The paediatrician said the baby needed an incubator and the expertise of the world's greatest children's hospital. But Len stepped in. "This is my fault," he said. "I must apologise. I said the baby could go without consulting my wife. I shouldn't have done that. When it comes to the kiddies, she must always have the last word." The doctors eventually gave up, packing up their equipment, and the GP and I, nervous at the responsibility we were about to take on, began to arrange blood transfusions and nursing cover for Conchita.

Everyone dispersed. I couldn't face pedalling home alone in the fog, and fell asleep in one of the Warrens' armchairs. I woke five hours later to find Conchita dipping a fine glass rod, used for icing cakes, into breast milk on a saucer and then touching her baby's lips with it. His lips were no bigger that a couple of daisy petals but a tiny tongue came out and licked the fluid. Len said Conchita had been doing this every half hour since 6am.

For the next five months, Conchita carried her baby in a silk sling nestled between her breasts. Had someone taught her all this or was it purely maternal instinct? Whatever it was, both she and the baby survived. I still think that if the baby had died at birth or been taken to hospital, Conchita would have died too. Yet if Conchita had refused to hospitalise her baby today, she would probably have had it taken away under a court order. In the 1950s we were less intrusive into family life, and parental responsibility was respected. Perhaps modern medicine doesn't know it all.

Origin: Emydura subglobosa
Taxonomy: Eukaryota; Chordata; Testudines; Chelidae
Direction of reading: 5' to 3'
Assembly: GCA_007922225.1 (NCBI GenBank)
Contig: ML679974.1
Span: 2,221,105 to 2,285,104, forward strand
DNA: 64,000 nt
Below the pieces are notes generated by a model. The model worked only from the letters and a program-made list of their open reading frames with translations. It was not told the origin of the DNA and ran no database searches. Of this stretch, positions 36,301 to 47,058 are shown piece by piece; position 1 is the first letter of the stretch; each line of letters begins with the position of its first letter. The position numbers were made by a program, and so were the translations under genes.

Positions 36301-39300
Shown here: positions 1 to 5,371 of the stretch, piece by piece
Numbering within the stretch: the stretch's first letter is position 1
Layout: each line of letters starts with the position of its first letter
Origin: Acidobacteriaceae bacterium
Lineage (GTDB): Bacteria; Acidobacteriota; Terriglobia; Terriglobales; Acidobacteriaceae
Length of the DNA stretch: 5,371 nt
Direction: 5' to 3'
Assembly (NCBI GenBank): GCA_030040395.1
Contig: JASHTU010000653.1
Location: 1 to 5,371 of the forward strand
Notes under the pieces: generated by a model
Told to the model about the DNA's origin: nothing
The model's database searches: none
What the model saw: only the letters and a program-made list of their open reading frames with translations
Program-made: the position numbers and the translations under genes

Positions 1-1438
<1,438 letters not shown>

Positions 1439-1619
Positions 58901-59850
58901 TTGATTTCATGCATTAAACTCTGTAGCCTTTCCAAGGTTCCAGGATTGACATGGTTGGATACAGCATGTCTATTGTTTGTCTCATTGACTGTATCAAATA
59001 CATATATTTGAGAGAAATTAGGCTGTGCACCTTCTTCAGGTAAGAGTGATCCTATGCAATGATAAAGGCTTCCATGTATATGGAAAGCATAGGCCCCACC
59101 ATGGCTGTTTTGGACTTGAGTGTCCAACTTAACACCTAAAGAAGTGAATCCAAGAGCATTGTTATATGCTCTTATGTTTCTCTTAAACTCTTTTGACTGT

Blogger Lindsey said...

Too true!

BTW Did you ever get the email I sent you in May? Just checking it didn't get lost in space :)

8:22 pm, June 13, 2007  
Blogger Gill said...

Hi Lindsey, oh it might have. I'll check back. Got a very full inbox ATM!

11:38 pm, June 13, 2007  
Blogger Elaine said...

fantastic , and so true

12:46 am, June 14, 2007  
Blogger Lindsey said...

lol, I know the feeling. I was just asking if I could have the new password for your baby blog :)

4:02 pm, June 14, 2007  
Blogger Gill said...

Sure Lindsey :-)

I'll send you mine if you send me yours ;-)

4:26 pm, June 14, 2007  
Blogger Lindsey said...

ROFLMAO - sure no probs :) On it's way :)

6:49 pm, June 14, 2007  
Blogger 'EF' said...

I am very grateful that you published this does make me weep to think of what is happening to maternity's all just getting further and further away from what is right. Oh for the goodold slapdash days!